The back garden

A little diversion for this post: instead of waffling on about my vegetables I thought I’d give you a little tour of the back garden.

In the background you can see the East Wing of Drooling Towers, and in the foreground is my herbaceous border.

I know what you’re thinking. “Drooling old bean, the alliums are looking a bit shabby. And what were you thinking with that yellow-purple colour combination in the background?” Truth is, I’d just had a minor altercation with one  of the servants when I was sorting out the planting scheme and I wasn’t really paying attention.

No? Fair enough. I had a spare day last week so I took myself off to Great Dixter, home of the late Christohper Lloyd, professional gardener and contrarian. And very beautiful it was too.

The garden is famed for many things, but most notably for being innovative and somewhat iconoclastic in the choice of planting combinations. I’m going to struggle to tell you anything intelligent or insightful about the design or planting, other than to say it was all eye-wateringly beautiful.

The garden consists of a series of “outdoor rooms”, demarcated by yew hedges and encircling a gorgeous 15th century manor. Each garden is packed full of plants notable – to me, anyway – for their colour and architectural structure. For such a traditional setting the gardens are much more interesting than your average English country garden – much more variety.

Great Dixter

If you go to enough National Trust properties you can pretty much predict what you’ll find in the garden – lupins, roses, hemerocallis, foxgloves and so on. Nothing wrong with ’em, all gorgeous, but not a great deal of variety. No bamboo, for example, let alone an exotic garden with gingers, cannas and bananas.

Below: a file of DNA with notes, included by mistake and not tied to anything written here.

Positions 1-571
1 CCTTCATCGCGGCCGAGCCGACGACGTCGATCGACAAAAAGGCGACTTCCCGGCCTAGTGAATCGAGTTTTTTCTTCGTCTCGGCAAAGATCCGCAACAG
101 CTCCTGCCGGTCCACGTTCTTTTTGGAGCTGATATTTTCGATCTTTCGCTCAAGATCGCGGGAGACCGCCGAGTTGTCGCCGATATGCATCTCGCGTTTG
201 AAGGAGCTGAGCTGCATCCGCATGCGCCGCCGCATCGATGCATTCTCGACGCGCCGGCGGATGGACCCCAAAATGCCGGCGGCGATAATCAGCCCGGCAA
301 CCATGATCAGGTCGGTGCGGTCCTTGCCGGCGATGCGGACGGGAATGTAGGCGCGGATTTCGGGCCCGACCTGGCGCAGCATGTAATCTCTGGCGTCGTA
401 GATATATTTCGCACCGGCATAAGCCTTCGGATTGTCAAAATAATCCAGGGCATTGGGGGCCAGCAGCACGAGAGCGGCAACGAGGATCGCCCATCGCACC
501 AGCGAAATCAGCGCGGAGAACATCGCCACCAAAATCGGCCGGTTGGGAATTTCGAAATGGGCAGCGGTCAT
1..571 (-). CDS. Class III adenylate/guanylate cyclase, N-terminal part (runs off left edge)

I never read Christopher Lloyd’s column in The Observer, but I gather he had something of a repuation as an endearingly grumpy old sod. He may not be around any more, but the spirit clearly lives on: I wanted to know the names of several plants, but couldn’t see any labels for love nor money. All was revealed when I got to the shop and saw a sign, written by the great man, that stated that he didn’t bother with labels because it was his garden (although he happily takes everyone else’s cash to look at it) and anyway people trample over flowers to read the labels and they pick them up and put them back in the wrong place and they put them in their handbag instead of writing down the names and there’s always someone around to ask so yar boo sucks.

I paraphrase slightly but you get the gist. Naturally there were loads of plants I wanted to get named and hardly anyone around to ask on a quiet midweek day. And when I found someone I didn’t feel I could drag them round half the garden asking “just one more plant, it’s round here somewhere…”

So, if anyone has any idea what this beauty below is, I’d be very grateful…

Insert name of plant here

Still, this did prove inspirational in another respect. It turns out that you can treat your paying customers with open contempt and they will love you for it! This has encouraged me to take a slightly different tack with the blog.

Look out therefore for the next post: “What’s growing on my allotment? None of your @£!*ing business!” in which I shall give you lots of exciting…

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On the ipod while planning how to spend my first million: The Wonder Stuff / It’s yer money I’m after baby

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